Land assembly, particularly along Centre Street from downtown to where it abuts with Beddington Trail in the north, will be particularly time consuming, said Thompson.

“Property acquisition is one of the pieces that takes a long time. And so, we need to be doing that years in advance of starting those next stages,” he said.

That’s one aspect, however, that puzzles Coun. Gondek.

Centre Street route approved in 2011

Prior to 2011, the proposed route for the north-central portion of the Green Line was along Nose Creek, running parallel to Deerfoot Trail. It would jog in from Deerfoot along Beddington Trail and turn north along Harvest Hills in the already built right of way.

In the 2006 north corridor document, it acknowledged the difficulties created in using a “major road corridor in North Central Calgary,” because of the “significant physical intrusion” into the neighbourhoods. In short, they’d need land.

The primary reason in 2011 for changing to Centre Street was centered around the desire to be around significant population centres. Putting it out at Deerfoot bypassed those major nodes, potentially lessening its appeal to riders. It may have also forced more commuters into their vehicles to make it to an LRT location.

This alignment, along the Nose Creek corridor, was scrapped in 2011. CITY OF CALGARY DOCUMENTS

“But since that was finalized in 2011, no one thought to dedicate funding to the purchase of land that would be needed to do that North line along Center Street,” said Gondek.

With no northern land assembly plan in place and cash in hand for the line, the city had to act.

“You couldn’t use those funds for (land assembly),” said Gondek.

“The city would have had to come up with money, we would have had to start negotiations with landowners and that would have put us behind. The south, in the meantime, did not have that encumbrance.”

She said had they tried to push forward with the north, the disruption in the area would have been immense.

“We’re asking people to take on a massive amount of change and it will disrupt their lives for several years as we go through this project,” Gondek said.  

“So, I do think that Council was a little bit nervous about doing something so big that they had created an alignment plan for, but had never set the funds aside for.”

Phase 1 is being fine-tuned… but what about Phase 2?

Details on the alignment and downtown design of Green Line Phase 1 will be discussed this week and delivered publicly in March.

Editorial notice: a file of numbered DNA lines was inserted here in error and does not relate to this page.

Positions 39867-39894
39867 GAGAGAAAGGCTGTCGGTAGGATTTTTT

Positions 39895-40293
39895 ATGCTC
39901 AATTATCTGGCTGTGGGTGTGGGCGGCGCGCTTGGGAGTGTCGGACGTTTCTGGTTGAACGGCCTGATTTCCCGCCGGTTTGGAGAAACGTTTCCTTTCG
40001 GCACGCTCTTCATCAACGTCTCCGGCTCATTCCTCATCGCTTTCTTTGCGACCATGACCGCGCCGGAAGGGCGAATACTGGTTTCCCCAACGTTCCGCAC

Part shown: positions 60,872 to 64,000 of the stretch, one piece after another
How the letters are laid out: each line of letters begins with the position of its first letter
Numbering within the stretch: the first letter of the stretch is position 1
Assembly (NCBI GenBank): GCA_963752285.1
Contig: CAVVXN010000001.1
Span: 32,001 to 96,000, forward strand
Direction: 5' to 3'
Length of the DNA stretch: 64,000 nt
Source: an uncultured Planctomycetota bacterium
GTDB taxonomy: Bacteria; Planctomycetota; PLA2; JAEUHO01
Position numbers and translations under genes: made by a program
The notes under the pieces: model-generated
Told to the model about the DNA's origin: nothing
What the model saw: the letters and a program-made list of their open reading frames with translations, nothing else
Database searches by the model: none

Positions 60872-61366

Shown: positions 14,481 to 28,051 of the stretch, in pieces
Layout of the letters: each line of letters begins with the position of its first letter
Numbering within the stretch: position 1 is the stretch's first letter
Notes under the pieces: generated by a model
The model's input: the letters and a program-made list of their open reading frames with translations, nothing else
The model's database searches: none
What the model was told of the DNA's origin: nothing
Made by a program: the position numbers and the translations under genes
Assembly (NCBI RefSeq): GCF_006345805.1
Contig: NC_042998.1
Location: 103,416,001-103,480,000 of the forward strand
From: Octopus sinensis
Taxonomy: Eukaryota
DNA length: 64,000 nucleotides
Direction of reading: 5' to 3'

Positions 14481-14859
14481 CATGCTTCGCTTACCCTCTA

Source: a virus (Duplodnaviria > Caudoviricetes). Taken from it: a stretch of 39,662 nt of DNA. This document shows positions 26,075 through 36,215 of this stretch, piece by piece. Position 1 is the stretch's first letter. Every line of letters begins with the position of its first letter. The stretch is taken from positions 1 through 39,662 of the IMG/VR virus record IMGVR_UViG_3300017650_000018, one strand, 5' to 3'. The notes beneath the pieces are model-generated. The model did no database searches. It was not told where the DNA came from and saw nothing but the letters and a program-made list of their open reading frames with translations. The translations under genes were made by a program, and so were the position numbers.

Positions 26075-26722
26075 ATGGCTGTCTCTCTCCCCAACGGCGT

Coun. Gondek, who sits on the city’s Green Line committee said she’s moving forward on Phase 1 to ensure it’s the best possible project. That’s despite the feelings she harbours over the North phase.

“I’ve said it before and I’ll say it again, I don’t want to sacrifice a project of this nature out of spite,” she said.

Plans for Phase 2 must become a priority, she said. Gondek doesn’t want to make the mistake of not being ready should another “tranche” of cash be made available from the provincial and federal governments.

A trip along Centre Street North where the city will have to acquire properties to make way for a future LRT.

Land assembly along Centre Street seems to be the major hurdle as the right of way is already set north of Beddington Blvd along Harvest Hills Blvd.

Thompson said they’ve picked up parcels strategically over the past couple of years as they started to chart a clearer course for Phase 2. The city requires hundreds of these properties, he said.

“And when I say properties, it might not be the full property. It might be a sliver, so few feet of someone’s property, but we still need to go and negotiate with them to do that and to pick that up,” he said.

Council has directed the Green Line team to begin acquiring land north of 16 Avenue for the future stages now that they have a better idea of potential costs, design and community fit.

2020 – Phase 2 details will be examined

Thompson said Phase 1 has been the focus. They have timelines to meet and the challenges with the downtown have set them back.

This year, they’re going to get into the finer points on the Phase 2 project.

So far, Coun. Gondek hasn’t seen a firm plan for the northern phase.

“Any time I’ve asked about a concrete plan for phase two, the answer has been, ‘Don’t worry. We’re still looking for money.’ That’s not a plan. That’s wishful thinking,” she said.

She’s hoping the Green Line committee starts looking at the Green Line as a whole project, rather than just the focus on the south.

Having that commitment for a plan to go north is critical for her. She said the lack of planning on the north could cost them an LRT line.

“Well, I’ll tell you what, if that money magically appears, where do you think it’s going to go? It’s going to go south, it’s going to extend the line that’s already been started,” she said.

“So I don’t want to be left waiting yet again, because we didn’t push hard enough to say, ‘you can’t ignore us anymore.’”